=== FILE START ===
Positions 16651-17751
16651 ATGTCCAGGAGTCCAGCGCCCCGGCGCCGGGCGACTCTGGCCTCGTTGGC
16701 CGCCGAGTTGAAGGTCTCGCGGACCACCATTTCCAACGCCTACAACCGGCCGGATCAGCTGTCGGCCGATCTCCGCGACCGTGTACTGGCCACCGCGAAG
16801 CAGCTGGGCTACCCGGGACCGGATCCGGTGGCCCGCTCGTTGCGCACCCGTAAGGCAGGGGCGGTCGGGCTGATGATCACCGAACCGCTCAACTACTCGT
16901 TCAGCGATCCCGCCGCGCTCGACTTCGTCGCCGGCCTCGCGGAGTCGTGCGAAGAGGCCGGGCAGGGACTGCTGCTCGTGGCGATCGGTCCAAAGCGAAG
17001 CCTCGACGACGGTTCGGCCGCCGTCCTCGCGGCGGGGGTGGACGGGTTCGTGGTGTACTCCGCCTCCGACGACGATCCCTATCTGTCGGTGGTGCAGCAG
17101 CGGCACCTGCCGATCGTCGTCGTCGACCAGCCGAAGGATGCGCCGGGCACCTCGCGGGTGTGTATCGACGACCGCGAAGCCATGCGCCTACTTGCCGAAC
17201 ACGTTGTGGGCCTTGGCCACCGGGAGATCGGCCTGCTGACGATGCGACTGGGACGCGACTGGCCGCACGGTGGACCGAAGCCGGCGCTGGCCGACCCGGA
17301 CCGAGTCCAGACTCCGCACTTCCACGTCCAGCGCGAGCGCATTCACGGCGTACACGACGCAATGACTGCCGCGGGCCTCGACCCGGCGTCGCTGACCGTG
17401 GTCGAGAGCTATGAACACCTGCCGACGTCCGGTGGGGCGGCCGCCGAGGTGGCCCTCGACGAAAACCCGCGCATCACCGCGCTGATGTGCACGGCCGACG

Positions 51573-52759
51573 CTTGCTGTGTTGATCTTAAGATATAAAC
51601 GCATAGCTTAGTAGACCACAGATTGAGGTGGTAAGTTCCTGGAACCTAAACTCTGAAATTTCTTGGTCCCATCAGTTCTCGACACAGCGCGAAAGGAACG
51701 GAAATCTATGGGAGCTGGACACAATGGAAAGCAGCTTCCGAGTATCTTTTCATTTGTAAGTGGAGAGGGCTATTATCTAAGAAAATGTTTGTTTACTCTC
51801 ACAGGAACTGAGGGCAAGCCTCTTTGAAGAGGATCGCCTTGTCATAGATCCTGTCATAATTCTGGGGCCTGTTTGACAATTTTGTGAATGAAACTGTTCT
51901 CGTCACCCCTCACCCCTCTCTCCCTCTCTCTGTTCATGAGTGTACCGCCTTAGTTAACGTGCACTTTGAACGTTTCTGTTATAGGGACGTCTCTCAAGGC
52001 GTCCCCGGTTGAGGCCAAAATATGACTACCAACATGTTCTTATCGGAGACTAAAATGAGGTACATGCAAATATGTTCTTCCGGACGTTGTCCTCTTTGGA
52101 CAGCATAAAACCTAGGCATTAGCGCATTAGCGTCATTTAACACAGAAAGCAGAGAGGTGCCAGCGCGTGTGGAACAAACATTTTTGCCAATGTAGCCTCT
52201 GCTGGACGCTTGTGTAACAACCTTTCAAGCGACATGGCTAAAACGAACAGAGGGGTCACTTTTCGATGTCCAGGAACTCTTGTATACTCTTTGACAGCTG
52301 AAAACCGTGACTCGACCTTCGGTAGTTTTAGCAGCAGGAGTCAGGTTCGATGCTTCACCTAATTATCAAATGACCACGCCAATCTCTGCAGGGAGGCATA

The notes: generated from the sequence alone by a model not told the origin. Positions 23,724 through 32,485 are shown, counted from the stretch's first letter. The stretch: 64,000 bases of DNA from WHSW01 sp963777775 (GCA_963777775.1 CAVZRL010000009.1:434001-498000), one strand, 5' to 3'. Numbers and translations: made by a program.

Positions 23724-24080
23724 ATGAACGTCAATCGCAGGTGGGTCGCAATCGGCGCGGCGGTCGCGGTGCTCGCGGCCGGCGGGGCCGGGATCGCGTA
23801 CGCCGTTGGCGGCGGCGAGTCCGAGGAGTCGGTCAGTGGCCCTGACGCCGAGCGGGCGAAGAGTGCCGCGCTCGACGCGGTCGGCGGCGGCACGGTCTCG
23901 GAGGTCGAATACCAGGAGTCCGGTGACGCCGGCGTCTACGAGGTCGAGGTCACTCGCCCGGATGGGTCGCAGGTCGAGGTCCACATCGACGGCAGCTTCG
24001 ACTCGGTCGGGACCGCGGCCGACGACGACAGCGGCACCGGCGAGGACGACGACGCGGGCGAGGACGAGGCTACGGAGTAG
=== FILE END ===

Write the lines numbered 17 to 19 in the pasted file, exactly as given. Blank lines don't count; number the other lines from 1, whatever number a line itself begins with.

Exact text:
52001 GTCCCCGGTTGAGGCCAAAATATGACTACCAACATGTTCTTATCGGAGACTAAAATGAGGTACATGCAAATATGTTCTTCCGGACGTTGTCCTCTTTGGA
52101 CAGCATAAAACCTAGGCATTAGCGCATTAGCGTCATTTAACACAGAAAGCAGAGAGGTGCCAGCGCGTGTGGAACAAACATTTTTGCCAATGTAGCCTCT
52201 GCTGGACGCTTGTGTAACAACCTTTCAAGCGACATGGCTAAAACGAACAGAGGGGTCACTTTTCGATGTCCAGGAACTCTTGTATACTCTTTGACAGCTG